First Hit: Jessie Eisenberg brings intensity to his roles, and in this film it adds to an already time driven story about speed.
Vincent Zaleski (Eisenberg) is a Wall Street trader. He’s focused on high frequency trading. Response times of the systems he works on is paramount.
He works for Eva Torres (Salma Hayek) who is relentless and ruthless. Her opening scenes makes this point. It is in these scenes, we get to also know Vincent’s brother Anton (Alexander Skarsgard) who is a coding and engineering genius.
Anton and two others work for Eva in the capacity of trying to reduce the response times of getting and sending trading quotes. Each of the three have separate projects including microwave transmissions which seems to have in insurmountable problem.
Vincent and Anton are convinced that if they can run optic fiber cable from the centralized data center in Kansas to their office in New York, then will be able to realize an advantage by getting quotes milliseconds before other traders and thereby getting an advantage. The goal is to get the data 1 millisecond faster than anyone else. That millisecond is equal to one flap of a hummingbird’s wing (hence the title).
The cost of drilling a completely straight hole ten feet underground from Kansas to New York is expensive, but with the right investor, one who sees the advantage, they could make hundreds of millions of dollars each year for a couple of years when their technology advantage would become obsolete.
Convinced of the possibilities, Vincent finds Bryan Taylor (Frank Schorpion) who’s known to make risky investments. After persuading Taylor to finance the project, Vincent and Anton quit working for Eva. In a ranting scene when they tell her, she vows to retaliate.
To help them drill this straight, twelve-hundred-mile tube ten feet underground, they hire Mark Vega (Michael Mando) who is a genius in his own right. His stories about the places he’s drilled are fascinating.
The rest of the film is about the trials and tribulations of this project, Vincent’s discovery that he’s very ill, Anton’s amazing focus, and Anton’s wife’s patience.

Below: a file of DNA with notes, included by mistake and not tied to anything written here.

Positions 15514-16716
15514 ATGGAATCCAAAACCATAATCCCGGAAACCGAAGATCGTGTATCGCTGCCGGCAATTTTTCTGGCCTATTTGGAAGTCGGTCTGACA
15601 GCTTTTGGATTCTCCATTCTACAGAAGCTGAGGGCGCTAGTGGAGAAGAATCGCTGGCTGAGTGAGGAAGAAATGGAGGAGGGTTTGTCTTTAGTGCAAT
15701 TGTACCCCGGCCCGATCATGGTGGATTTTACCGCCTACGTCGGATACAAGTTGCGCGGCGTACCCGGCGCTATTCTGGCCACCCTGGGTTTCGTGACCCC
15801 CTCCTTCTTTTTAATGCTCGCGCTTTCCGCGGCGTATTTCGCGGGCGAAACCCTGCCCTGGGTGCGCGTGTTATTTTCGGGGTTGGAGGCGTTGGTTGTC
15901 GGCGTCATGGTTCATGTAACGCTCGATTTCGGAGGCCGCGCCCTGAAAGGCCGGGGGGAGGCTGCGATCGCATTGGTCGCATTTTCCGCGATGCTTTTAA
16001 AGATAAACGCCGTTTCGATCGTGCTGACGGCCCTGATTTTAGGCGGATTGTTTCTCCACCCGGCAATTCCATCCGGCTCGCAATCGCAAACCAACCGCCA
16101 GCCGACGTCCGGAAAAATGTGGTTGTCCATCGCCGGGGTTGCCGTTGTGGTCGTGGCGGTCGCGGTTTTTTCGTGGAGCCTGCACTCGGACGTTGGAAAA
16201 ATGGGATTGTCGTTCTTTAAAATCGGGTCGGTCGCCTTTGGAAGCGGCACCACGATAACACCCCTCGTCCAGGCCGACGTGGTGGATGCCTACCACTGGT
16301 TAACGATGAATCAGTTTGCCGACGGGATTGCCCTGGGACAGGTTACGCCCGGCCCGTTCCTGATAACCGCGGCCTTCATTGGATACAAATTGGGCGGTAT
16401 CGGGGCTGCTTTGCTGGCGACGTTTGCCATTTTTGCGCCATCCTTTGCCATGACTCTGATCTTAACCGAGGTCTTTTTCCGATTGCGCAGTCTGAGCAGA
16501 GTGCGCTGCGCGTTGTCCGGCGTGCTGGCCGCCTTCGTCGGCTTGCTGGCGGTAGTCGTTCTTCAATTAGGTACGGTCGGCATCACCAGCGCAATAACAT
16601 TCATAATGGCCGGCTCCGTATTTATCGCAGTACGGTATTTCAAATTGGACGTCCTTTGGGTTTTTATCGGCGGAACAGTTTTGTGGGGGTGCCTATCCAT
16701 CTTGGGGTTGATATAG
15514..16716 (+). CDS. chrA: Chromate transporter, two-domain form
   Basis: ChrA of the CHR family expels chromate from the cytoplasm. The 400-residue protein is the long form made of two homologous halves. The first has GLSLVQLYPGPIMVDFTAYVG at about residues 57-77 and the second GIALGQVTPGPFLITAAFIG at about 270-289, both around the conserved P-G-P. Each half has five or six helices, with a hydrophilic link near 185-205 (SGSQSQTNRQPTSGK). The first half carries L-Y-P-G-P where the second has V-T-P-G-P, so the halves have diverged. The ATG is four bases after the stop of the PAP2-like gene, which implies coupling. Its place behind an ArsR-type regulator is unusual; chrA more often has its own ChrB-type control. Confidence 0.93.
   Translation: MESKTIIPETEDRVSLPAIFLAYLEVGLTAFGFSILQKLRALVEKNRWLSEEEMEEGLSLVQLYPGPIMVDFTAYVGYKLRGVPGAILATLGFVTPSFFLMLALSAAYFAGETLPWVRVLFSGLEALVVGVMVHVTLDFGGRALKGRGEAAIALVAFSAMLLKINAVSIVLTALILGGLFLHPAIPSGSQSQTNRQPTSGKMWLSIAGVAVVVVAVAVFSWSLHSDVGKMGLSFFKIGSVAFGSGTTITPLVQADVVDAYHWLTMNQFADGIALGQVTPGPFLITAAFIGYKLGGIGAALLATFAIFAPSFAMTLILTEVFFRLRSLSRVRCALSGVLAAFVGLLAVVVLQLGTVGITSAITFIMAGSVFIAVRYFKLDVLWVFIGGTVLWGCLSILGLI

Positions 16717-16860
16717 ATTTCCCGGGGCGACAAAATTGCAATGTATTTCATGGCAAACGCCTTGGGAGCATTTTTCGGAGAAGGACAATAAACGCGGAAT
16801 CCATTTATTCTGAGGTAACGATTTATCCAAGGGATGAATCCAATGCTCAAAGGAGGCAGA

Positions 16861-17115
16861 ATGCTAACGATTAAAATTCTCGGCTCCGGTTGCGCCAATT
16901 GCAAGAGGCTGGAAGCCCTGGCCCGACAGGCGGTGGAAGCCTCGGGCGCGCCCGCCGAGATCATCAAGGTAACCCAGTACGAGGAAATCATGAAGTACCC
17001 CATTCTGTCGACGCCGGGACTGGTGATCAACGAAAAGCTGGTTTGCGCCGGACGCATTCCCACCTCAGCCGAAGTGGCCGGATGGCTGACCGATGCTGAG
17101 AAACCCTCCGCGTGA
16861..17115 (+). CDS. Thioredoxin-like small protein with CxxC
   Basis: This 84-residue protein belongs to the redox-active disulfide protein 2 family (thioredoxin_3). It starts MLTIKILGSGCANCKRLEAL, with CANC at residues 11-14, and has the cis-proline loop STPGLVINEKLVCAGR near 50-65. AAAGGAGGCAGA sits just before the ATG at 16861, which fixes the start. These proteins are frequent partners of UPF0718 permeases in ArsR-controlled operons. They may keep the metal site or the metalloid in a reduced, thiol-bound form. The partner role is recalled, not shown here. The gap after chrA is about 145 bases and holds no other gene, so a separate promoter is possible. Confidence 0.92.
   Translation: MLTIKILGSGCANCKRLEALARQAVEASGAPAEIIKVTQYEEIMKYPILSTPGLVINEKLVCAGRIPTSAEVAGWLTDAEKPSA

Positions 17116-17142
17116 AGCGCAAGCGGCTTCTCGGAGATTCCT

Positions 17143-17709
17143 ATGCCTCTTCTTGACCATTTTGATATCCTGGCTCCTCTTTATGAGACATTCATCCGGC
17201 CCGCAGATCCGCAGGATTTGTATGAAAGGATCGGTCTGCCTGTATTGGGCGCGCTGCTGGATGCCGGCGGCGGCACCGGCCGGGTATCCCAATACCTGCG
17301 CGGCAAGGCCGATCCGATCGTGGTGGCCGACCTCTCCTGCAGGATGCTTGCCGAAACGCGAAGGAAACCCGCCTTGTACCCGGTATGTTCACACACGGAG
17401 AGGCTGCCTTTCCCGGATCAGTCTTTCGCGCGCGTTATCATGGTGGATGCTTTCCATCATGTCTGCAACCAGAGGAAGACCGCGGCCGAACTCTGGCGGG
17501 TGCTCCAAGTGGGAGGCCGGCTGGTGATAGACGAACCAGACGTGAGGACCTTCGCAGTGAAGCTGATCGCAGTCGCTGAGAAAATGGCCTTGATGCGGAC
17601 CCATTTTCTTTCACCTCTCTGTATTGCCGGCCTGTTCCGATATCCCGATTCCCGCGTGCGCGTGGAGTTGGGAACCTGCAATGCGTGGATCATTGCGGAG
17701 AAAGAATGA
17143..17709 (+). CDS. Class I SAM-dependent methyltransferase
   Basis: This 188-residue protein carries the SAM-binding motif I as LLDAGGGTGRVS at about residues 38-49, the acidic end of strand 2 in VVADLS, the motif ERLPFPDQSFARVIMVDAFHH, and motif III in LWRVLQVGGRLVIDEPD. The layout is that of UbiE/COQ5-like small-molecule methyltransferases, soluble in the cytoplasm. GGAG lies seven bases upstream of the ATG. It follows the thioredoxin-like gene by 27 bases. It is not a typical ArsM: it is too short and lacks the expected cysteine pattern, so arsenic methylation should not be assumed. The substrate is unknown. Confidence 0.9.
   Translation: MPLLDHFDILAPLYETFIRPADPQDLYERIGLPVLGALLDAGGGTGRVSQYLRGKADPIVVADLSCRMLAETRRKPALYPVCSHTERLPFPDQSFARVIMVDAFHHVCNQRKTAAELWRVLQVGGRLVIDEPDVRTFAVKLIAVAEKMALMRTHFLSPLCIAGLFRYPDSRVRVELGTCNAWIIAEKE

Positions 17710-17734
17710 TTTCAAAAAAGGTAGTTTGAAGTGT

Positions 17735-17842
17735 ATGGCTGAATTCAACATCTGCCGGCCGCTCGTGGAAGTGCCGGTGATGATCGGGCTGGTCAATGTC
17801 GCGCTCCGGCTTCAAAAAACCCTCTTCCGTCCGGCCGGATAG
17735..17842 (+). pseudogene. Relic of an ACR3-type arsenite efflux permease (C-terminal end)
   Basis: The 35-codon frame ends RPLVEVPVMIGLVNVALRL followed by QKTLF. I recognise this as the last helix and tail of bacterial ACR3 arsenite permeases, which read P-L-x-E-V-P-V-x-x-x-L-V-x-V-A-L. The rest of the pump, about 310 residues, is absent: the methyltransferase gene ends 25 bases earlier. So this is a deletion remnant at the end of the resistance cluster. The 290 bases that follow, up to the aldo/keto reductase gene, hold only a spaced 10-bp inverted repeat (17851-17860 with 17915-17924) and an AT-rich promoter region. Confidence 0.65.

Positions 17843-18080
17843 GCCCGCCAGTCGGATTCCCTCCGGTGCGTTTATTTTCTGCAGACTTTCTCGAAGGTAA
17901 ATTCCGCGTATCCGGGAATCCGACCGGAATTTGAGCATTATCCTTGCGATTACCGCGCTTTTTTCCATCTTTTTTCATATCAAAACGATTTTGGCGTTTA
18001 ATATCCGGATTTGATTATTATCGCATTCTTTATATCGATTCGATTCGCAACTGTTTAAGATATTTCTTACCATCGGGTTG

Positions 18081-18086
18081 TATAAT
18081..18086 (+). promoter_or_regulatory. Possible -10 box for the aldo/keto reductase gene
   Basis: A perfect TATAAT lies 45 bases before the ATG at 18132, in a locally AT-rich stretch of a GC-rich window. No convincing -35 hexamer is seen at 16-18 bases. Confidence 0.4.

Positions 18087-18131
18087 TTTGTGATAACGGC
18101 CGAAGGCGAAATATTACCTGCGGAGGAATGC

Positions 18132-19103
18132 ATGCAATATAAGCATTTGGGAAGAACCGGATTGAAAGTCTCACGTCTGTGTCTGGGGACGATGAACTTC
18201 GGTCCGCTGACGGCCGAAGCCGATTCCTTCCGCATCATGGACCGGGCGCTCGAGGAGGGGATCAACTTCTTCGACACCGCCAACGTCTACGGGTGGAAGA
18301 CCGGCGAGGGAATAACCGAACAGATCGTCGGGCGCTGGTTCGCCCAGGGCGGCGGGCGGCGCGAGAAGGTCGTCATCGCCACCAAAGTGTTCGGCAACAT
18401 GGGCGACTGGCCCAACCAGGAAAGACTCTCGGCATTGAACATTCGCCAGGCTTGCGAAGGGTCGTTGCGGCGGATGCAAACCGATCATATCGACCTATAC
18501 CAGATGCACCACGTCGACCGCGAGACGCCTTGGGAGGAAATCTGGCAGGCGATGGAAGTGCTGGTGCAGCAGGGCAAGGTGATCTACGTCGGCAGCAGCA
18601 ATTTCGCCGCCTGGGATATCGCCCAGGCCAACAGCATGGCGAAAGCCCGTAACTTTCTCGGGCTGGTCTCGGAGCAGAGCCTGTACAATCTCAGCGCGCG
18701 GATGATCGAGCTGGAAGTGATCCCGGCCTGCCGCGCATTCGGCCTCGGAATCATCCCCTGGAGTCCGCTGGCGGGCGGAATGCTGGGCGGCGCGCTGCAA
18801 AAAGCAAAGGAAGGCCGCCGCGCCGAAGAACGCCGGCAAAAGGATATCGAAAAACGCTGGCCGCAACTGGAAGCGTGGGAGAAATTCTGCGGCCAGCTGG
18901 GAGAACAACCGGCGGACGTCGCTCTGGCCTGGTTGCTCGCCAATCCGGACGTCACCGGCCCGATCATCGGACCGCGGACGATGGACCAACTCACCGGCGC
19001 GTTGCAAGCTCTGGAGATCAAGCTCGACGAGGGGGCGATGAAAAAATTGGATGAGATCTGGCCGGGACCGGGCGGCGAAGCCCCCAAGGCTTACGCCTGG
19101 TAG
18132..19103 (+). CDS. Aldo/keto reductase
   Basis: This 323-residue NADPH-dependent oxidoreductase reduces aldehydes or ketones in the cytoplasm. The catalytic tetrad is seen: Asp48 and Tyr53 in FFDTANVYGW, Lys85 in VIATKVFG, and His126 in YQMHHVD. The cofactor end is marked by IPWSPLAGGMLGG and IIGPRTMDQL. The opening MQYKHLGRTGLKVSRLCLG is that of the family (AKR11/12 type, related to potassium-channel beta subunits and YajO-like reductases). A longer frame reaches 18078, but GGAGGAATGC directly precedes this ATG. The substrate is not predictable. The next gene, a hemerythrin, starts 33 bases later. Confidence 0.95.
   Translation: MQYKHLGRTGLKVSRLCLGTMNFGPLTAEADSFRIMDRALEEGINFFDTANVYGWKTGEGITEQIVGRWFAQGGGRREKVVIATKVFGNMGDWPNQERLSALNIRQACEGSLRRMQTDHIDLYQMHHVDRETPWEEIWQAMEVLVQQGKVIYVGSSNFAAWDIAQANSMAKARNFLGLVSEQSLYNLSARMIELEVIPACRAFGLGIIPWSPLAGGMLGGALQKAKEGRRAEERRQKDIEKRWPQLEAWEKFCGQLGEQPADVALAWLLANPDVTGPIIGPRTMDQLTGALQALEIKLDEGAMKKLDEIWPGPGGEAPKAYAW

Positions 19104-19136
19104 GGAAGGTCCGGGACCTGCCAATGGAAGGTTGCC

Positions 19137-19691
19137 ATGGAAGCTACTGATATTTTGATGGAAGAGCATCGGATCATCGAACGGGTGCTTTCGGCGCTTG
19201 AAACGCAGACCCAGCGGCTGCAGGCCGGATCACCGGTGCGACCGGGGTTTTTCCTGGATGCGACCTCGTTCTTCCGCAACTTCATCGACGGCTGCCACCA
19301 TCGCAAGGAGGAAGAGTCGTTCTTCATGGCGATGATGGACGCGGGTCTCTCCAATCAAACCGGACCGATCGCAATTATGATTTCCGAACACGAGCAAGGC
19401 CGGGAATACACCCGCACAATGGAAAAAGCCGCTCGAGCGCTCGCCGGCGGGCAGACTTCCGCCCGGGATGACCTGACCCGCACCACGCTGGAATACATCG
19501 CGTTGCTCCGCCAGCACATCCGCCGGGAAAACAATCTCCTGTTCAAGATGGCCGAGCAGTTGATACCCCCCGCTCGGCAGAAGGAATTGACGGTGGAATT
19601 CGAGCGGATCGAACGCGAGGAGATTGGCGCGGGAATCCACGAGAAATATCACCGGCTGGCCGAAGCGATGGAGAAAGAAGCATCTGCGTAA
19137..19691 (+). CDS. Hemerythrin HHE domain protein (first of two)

The over-the-top scenes of Eva threatening the two men, especially Anton were engaging to watch. When they hire Ophelia Troller (Ayisha Issa) to figure out how to drill through government land in the Appalachian Mountains, it gets even more complex and interesting.
However, one of my favorite scenes is when Anton is drilling a hole in a file cabinet and his amazingly patient wife comes in and tells him to quiet down. I loved this interaction and the whole scene.
Ultimately, there has to be a race, and Eva hires someone who thinks he can figure out the microwave solution that will be faster and less expensive. The race is on.
Eisenberg was intensely perfect for this role. His fast-talking drive and focus fit this role. His action and reaction to hearing about his cancer was thoughtful. Skarsgard was outstanding as Vincent’s savant like programmer engineer brother. I thought he nailed the role. Hayek was sublimely vicious. She was strong in portraying the win at all costs attitude of the leader of a high frequency trading company. Schorpion was strong as the risky investor. Issa was amazing as the woman who could get them through the mountain. Mando was outstanding as the project manager for the whole project. He was extremely effective in making me believe he knew what he was doing. Kim Nguyen wrote and directed this film. I thought the script was strong and the acting excellent. However, somewhere along the way it became a little tedious and maybe that is because of the intense energy brought by the roles and actors was so overbearing.
Overall: This was a good film and might have been more engaging if they’d taken the time to demonstrate more clearly the advantage of a 1 millisecond advantage in high frequency trading.